It’s my great pleasure to welcome my friend, the author, poet, and artist, Diana Wallace Peach, to my blog. I had a delightful time meeting with Diana, Terri Webster Schrandt, and Marsha Ingrao in Portland, Oregon, in September. We chatted. We laughed. We shared about the latest in our lives. I was happy that Diana’s husband was recovering well from his surgery. We’re in the process of selling our house in Southern California. It may take a while since people may not want to move during the major holidays. It’ll be exciting to see her more often after our move to Portland.
It’s my privilege to host Diana’s blog tour to share her new release, The Necromancer’s Daughter.
A healer and dabbler in the dark arts of life and death, Barus is as gnarled as an ancient tree. Forgotten in the chaos of the dying queen’s chamber, he spirits away her stillborn infant, and in a hovel at the meadow’s edge, he breathes life into the wisp of a child. He names her Aster for the lea’s white flowers. Raised as his daughter, she learns to heal death.
Then the day arrives when the widowed king, his own life nearing its end, defies the Red Order’s warning. He summons the necromancer’s daughter, his only heir, and for his boldness, he falls to an assassin’s blade.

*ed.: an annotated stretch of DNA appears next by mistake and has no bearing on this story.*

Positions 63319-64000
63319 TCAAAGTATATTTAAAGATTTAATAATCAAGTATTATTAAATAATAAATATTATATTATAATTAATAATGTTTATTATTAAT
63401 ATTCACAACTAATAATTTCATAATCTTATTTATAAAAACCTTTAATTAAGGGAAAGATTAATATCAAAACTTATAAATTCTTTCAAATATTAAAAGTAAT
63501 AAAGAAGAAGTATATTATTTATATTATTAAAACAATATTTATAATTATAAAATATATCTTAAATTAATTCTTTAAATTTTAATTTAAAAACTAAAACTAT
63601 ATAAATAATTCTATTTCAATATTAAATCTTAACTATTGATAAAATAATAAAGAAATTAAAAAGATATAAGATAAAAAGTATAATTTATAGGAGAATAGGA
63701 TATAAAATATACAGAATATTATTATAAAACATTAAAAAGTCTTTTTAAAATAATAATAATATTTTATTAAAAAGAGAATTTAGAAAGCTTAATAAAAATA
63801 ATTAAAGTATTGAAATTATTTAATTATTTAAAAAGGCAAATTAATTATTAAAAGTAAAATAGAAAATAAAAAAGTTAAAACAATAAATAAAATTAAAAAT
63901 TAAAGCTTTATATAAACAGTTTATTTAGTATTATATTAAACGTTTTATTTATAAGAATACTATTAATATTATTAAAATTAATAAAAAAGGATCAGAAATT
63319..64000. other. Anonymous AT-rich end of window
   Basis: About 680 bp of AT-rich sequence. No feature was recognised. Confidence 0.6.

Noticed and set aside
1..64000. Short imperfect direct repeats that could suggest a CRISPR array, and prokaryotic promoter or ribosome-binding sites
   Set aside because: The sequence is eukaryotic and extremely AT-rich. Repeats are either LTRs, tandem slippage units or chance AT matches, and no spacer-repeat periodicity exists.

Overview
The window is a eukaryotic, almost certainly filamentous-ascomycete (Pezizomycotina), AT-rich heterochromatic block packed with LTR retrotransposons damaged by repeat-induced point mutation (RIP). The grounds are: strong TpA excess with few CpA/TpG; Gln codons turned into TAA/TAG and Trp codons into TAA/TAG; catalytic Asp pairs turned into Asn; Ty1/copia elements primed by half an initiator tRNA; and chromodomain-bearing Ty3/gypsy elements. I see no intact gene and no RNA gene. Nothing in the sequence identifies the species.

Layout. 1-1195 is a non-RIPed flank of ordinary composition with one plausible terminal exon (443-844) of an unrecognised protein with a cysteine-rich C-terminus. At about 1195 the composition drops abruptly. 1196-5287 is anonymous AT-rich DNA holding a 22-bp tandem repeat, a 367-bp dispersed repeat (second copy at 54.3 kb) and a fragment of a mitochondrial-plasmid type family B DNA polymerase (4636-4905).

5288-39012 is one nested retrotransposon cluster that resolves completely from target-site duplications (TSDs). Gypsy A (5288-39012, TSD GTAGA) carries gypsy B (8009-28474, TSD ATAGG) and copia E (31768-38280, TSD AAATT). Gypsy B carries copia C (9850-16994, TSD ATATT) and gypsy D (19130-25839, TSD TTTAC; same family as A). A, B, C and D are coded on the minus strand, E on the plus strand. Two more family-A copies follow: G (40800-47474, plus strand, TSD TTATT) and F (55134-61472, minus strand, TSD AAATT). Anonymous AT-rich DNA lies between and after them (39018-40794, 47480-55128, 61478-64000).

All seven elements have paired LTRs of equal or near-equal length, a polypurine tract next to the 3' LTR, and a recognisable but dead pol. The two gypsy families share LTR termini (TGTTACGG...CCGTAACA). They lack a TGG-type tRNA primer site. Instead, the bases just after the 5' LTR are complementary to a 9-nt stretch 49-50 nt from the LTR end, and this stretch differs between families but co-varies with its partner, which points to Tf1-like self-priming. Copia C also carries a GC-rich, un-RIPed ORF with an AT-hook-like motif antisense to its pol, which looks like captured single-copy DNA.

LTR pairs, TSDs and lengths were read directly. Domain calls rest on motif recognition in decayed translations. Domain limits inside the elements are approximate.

While Barus hides from the Order’s soldiers, Aster leads their masters beyond the wall into the Forest of Silvern Cats, a land of dragons and barbarian tribes. She seeks her mother’s people, the powerful rulers of Blackrock, uncertain whether she will find sanctuary or face a gallows’ noose.
Unprepared for a world rife with danger, a world divided by those who practice magic and those who hunt them, she must choose whether to trust the one man offering her aid, the one man most likely to betray her—her enemy’s son.
A healer with the talent to unravel death, a child reborn, a father lusting for vengeance, and a son torn between justice, faith, and love. Caught in a chase spanning kingdoms, each must decide the nature of good and evil, the lengths they will go to survive, and what they are willing to lose.
I’m a huge fan of Diana Peach’s fantasy books. I admire her poetic writing. Her vivid description of the characters and well-developed world engages my imagination and takes me through an unforgettable journey from the beginning to the end.
The Necromancer’s Daughter is a heart-wrenching yet beautiful story of love, politics, power struggle, and prejudice. The story grabs the reader’s emotions from the beginning. King Aldring loves his wife, the Princess of Blackrock. He summons Barus, the necromancer, to resurrect the queen and the infant should they die. In her last breath, the queen pleas to save the child. When the king learns the queen is dead and the baby is a girl, he sends Barus home. Barus is in love with the infant and hides her under his garment to take her home.